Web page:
Tuesday, March 4, 2014

Subir Bhaumik -Why is Bollywood so insensitive?

March 2, 2014 

Bollywood has big budgets, latest technology and an appeal across the world that would make any competitor envious. What it lacks is imagination and so often it fails to get its history right. The faux pas over ‘Gunday’ brings this into sharp focus. How could its makers get 1971 so horribly wrong! Is it just sloppy oversight, poor research and lack of historical perspective — or some kind of a ‘know-all attitude’ that permeates the entertainment czars who rule the tinsel town in the Indian financial-entertainment hub?

In late 2011, I had lunch with a top Bollywood producer, one who had started to produce films after having made his millions as an actor. He was out on a tour of India’s many regions to promote his latest hit. Having heard him out on his latest film, I made him an offer. I said there is a great plot waiting to be done into a war film because Bollywood has so few of them and those that are there are hardly worth talking about. He admitted Bollywood’s failure to produce great war films, despite the many wars India has fought after independence.

That is when I told him about ‘Operation Jackpot’, one of the best-coordinated naval commando operations in the history of warfare. If properly done, this could be Bollywood’s Guns of Navronne, I reasoned with the producer. I told him with some pride that the men who pulled off ‘Ops Jackpot’ were not the usual big moustache martial races of the sub-continent, but diminutive rice-eating Bengalis who blew up all available shipping on several East Pakistan ports within a span of few hours and left the harbours clogged to the nightmare of the beleaguered Pakistani commanders in 1971.

Just after I had finished, he chipped in — “But this is a Bangladesh story, how will I sell it to an Indian audience”. I had to remind the producer that 1971 was a Bangladesh story as well as an Indian story because the war was fought together. He appeared less than convinced even after I had told him that Indian naval officers were involved in the planning of the operation, though it was the brave Bengalis who executed it. He asked me for some preliminary research material on ‘Ops Jackpot’ which I agreed to provide. But it really did not take off and the producer never got back to me. I have not named him because I want no controversy and would keep looking for someone to do possible film on ‘Ops Jackpot’. But if the pre-condition of a Bollywood producer to do the film is to find an Indian angle to launch an Indian Rambo into the choppy waters of East Pakistan, I am afraid I am not game. Simply because though Indian officials were involved in planning ‘Ops Jackpot’, the action on ground did not involve them.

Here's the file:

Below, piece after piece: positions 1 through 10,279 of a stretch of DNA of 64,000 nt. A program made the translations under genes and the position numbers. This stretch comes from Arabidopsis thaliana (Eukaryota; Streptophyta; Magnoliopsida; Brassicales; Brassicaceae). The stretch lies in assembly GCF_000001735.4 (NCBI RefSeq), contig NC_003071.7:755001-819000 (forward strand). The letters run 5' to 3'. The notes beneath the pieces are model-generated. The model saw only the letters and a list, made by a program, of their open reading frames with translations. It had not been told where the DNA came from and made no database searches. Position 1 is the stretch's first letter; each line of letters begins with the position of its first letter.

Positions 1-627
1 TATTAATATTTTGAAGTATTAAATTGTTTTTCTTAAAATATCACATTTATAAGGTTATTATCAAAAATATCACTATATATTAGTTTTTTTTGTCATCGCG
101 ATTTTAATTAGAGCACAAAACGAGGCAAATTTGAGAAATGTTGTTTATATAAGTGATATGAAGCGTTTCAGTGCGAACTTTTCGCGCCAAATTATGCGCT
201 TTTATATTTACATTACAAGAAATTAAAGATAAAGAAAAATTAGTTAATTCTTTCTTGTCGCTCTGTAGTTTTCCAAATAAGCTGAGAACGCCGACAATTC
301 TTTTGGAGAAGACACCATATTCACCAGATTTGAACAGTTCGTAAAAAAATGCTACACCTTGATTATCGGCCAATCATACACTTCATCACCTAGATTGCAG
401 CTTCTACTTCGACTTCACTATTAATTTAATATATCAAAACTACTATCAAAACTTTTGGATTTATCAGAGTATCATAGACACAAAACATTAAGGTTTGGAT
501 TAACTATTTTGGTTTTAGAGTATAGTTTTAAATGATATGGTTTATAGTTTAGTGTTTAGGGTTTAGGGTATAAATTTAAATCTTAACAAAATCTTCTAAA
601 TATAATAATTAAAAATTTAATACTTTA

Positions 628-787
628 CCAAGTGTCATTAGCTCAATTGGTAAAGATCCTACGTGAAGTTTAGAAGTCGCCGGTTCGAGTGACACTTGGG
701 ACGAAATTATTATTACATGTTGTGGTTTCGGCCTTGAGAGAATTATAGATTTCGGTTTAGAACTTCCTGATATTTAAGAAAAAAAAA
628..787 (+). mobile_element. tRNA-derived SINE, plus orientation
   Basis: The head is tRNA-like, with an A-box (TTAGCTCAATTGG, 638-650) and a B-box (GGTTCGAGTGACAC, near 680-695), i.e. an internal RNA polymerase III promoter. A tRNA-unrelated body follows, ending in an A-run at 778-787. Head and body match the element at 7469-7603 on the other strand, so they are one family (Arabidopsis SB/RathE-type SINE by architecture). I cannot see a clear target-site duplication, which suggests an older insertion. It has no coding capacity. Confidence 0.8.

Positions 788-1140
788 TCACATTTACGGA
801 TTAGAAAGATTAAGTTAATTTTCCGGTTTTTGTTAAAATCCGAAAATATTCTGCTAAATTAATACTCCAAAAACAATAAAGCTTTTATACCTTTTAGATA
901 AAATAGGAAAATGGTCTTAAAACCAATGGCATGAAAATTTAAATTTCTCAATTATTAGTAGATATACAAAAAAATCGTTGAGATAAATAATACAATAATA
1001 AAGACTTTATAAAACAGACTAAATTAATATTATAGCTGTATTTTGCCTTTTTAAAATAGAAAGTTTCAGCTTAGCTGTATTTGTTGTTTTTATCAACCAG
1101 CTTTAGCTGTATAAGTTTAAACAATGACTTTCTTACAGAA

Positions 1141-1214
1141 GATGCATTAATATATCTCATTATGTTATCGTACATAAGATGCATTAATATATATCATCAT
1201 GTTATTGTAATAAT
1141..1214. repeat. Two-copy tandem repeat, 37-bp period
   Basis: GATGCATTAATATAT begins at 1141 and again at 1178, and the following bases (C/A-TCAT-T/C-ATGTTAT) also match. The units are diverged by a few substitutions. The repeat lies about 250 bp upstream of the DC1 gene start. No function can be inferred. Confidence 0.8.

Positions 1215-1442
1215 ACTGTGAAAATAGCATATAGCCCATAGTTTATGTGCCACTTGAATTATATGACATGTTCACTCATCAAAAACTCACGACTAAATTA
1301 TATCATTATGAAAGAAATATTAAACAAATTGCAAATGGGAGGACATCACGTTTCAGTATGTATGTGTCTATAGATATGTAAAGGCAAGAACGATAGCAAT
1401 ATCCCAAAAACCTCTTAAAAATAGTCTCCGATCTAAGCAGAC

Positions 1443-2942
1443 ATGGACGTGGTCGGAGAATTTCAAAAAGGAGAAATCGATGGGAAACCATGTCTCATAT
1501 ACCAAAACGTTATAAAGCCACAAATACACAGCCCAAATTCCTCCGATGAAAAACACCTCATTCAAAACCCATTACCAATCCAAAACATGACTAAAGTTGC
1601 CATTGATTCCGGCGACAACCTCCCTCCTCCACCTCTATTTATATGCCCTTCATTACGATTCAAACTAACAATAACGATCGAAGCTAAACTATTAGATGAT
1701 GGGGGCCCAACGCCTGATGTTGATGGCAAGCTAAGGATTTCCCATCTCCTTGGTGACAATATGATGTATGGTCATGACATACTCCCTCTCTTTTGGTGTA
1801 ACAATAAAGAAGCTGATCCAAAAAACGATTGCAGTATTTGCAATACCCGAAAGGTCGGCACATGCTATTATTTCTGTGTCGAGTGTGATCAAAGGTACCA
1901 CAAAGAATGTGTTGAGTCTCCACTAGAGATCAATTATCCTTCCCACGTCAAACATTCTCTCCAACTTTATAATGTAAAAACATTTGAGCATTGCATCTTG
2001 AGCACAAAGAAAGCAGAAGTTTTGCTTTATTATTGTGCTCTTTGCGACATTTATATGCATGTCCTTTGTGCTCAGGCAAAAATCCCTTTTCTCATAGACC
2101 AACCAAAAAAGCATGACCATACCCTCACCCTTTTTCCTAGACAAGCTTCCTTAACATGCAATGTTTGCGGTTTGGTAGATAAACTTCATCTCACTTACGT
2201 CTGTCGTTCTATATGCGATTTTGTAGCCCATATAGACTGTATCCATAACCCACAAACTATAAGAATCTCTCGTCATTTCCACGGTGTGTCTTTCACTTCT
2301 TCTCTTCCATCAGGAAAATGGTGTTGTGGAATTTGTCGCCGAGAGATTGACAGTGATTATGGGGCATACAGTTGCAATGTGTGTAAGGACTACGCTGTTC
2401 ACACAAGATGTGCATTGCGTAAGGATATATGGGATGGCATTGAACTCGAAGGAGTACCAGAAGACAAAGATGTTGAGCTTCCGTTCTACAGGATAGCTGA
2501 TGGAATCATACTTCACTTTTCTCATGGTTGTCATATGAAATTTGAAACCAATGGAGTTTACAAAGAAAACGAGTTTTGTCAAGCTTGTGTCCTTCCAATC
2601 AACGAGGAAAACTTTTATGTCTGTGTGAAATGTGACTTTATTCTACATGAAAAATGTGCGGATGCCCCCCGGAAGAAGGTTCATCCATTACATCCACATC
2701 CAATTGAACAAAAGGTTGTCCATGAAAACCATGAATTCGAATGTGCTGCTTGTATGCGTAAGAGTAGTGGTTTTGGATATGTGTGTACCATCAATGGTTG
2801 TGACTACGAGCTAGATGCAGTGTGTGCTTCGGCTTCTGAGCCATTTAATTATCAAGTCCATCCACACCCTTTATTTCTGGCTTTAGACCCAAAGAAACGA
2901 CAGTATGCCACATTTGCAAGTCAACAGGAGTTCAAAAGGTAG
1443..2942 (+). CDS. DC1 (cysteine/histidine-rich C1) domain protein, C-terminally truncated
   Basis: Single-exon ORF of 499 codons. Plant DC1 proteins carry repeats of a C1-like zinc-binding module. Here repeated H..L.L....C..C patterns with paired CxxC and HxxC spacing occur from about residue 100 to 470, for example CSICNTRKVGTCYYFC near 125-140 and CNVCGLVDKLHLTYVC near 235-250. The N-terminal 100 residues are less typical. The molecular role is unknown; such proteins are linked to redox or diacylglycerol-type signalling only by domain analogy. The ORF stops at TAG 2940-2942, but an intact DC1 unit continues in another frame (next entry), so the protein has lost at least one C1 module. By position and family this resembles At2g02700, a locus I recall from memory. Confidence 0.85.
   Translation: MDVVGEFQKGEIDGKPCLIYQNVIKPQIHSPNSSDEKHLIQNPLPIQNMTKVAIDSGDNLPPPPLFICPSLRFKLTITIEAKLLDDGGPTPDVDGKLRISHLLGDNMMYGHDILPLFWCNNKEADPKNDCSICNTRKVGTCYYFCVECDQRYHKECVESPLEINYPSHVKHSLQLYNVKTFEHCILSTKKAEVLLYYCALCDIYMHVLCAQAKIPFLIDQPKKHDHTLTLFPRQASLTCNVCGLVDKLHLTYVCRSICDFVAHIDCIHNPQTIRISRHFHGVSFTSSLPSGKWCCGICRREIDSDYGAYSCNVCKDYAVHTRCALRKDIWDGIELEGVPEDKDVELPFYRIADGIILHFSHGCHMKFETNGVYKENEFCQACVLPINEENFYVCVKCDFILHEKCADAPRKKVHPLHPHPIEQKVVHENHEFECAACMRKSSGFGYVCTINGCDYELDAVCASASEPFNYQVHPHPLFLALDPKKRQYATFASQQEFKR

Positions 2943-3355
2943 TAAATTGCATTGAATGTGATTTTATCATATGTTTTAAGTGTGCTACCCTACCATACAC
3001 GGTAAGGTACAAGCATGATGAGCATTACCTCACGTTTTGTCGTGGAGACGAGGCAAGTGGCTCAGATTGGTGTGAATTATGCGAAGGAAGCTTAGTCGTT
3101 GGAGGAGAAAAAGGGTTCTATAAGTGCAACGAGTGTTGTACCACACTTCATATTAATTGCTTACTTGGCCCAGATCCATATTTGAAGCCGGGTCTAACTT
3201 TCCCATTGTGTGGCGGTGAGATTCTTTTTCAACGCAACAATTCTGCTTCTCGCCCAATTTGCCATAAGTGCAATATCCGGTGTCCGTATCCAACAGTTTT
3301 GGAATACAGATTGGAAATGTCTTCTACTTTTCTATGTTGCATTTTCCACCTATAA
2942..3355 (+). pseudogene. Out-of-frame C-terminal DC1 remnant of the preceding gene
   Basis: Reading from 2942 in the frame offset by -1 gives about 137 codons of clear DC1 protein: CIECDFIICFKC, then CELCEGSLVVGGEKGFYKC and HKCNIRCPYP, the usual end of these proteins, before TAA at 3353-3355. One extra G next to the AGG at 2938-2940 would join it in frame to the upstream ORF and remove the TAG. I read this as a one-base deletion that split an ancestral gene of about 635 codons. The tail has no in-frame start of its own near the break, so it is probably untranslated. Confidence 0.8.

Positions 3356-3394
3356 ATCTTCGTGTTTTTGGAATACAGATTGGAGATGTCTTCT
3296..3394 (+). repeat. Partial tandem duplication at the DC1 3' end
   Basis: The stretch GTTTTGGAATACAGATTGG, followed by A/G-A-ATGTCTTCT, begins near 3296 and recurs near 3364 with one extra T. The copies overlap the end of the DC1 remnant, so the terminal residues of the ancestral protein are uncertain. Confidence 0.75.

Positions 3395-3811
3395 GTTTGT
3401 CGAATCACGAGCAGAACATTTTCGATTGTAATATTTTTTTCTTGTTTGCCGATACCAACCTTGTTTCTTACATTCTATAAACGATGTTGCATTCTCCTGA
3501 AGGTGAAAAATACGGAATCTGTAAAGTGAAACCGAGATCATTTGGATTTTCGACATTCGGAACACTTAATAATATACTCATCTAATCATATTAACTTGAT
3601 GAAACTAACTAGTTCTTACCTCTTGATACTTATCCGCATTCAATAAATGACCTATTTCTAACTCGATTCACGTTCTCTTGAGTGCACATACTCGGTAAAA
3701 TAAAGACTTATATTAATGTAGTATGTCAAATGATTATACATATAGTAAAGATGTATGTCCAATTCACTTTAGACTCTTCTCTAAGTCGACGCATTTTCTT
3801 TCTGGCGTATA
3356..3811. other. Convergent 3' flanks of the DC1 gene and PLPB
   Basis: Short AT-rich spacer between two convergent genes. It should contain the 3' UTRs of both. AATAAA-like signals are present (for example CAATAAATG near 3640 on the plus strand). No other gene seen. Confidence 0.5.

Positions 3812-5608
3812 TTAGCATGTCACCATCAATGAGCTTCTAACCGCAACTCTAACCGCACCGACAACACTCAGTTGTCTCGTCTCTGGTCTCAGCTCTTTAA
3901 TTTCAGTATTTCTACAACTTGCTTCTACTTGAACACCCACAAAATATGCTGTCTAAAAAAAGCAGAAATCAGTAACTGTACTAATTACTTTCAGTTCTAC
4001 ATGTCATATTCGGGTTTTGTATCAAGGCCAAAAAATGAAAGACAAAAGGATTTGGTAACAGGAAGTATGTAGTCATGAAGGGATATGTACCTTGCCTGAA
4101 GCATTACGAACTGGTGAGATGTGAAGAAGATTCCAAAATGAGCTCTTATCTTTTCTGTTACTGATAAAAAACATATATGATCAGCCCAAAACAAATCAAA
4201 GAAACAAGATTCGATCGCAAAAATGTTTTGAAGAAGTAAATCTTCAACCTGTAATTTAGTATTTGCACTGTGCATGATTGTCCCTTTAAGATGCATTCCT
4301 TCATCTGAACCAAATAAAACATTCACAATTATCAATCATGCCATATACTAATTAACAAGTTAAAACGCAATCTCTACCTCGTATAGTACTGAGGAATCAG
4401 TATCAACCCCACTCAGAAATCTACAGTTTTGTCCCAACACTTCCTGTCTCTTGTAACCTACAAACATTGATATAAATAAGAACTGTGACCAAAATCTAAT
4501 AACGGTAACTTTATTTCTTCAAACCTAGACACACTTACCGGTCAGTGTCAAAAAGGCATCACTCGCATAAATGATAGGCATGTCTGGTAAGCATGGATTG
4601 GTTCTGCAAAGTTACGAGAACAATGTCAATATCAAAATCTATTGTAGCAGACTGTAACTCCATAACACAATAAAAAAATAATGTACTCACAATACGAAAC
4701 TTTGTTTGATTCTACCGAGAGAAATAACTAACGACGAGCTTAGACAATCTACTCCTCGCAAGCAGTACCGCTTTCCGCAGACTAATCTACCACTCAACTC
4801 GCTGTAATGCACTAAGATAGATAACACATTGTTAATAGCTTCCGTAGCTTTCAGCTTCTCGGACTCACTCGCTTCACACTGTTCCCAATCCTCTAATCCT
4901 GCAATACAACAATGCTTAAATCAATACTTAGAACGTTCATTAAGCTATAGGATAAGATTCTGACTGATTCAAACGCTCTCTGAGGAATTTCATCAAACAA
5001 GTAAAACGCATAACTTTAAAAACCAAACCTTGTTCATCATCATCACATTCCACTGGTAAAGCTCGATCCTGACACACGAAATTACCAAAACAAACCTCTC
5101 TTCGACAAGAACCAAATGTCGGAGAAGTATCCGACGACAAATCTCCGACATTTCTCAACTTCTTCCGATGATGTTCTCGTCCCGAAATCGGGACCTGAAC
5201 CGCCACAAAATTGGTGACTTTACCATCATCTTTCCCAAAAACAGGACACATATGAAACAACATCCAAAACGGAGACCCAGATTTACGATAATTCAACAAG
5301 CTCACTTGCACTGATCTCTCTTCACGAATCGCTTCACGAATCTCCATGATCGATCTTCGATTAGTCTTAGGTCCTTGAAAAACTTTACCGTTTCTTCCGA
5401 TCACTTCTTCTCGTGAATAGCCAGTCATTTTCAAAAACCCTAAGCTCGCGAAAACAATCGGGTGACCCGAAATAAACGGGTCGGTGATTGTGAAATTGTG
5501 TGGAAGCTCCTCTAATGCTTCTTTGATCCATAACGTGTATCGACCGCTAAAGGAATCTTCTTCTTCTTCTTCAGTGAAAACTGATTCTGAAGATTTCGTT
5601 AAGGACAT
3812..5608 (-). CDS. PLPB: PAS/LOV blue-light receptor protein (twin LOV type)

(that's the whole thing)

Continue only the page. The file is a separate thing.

A few months ago, I had a long chat on this issue with my good friend Aravind Adiga, whose debut novel, White Tiger, won the 2008 Man Booker prize. He was in Kolkata, researching 1971 and we talked about the war, which I had seen at close quarters as a schoolboy in my hometown Agartala. Aravind has been a colleague at Time magazine and we have known each other for years. He lives in Bombay (I prefer that to Mumbai) and has many big-time contacts in Bollywood. He promised to pass on my idea to those who may possibly be interested to turn it into a film.

But what haunts me is that question, which others interested in the plot may also ask — where is the Indian angle to the story? How do we sell it to an Indian audience, how do we appeal to the huge Indian market? I have a ready answer — for all practical purposes, it was a war we fought together, so 1971 is both a Bangladesh story and an Indian story but a story we made together and not — I repeat not — made in isolation. For the Bengalis who sacrificed so much for independence, it was a dream come true. For India, and surely its military, this was its finest hour. But if any film is made or book is written on 1971, it has to have in fair measure both sides of the story — the Bangladesh side and the Indian side.

I strongly suspect that the makers of ‘Gunday’ have messed up in their eagerness to make a film for an Indian audience and have ended up projecting 1971 as an India-Pakistan war. That also betrays the classic Indian obsession with Pakistan — as if it is the one neighbour we have. Ignorance should foster humility but sometimes it promotes arrogance, especially in Bollywood, with all its wealth, power and reach. So the makers of ‘Gunday’ should not try to get away with a joke of an apology, saying they did not intend to hurt anybody’s sentiment. Very often, sentiments of a people and a nation are hurt inadvertently by foreigners who are ignorant and unwilling to double-check.

Bollywood films have huge budgets — surely some of it could be spared for research. Any researcher who knows 1971 — including many important Indians who played a role in it and are still alive — would tell the makers of ‘Gunday’ to get enough of the eight months of Bengali suffering and heroism into the film before it turns into an Indian story.

I have said this before and would say it again that Bollywood is one of the key elements of India’s soft power. From Russia to Egypt, from Japan to Africa, audiences swing to its song-and-dance extravaganzas. That is precisely why it is so important that governments in Delhi must be extra careful with what Bollywood does. The Censors must be more sensitive to episodes that could hurt sentiments in the neighbourhood and they surely need to impress on filmmakers to get their history right. 1971 was a great moment for both India and Bangladesh. We don’t want a ‘Gunday’ to spoil that wonderful ‘bliss-was-it-in-that-dawn-to-be-alive’ memory.

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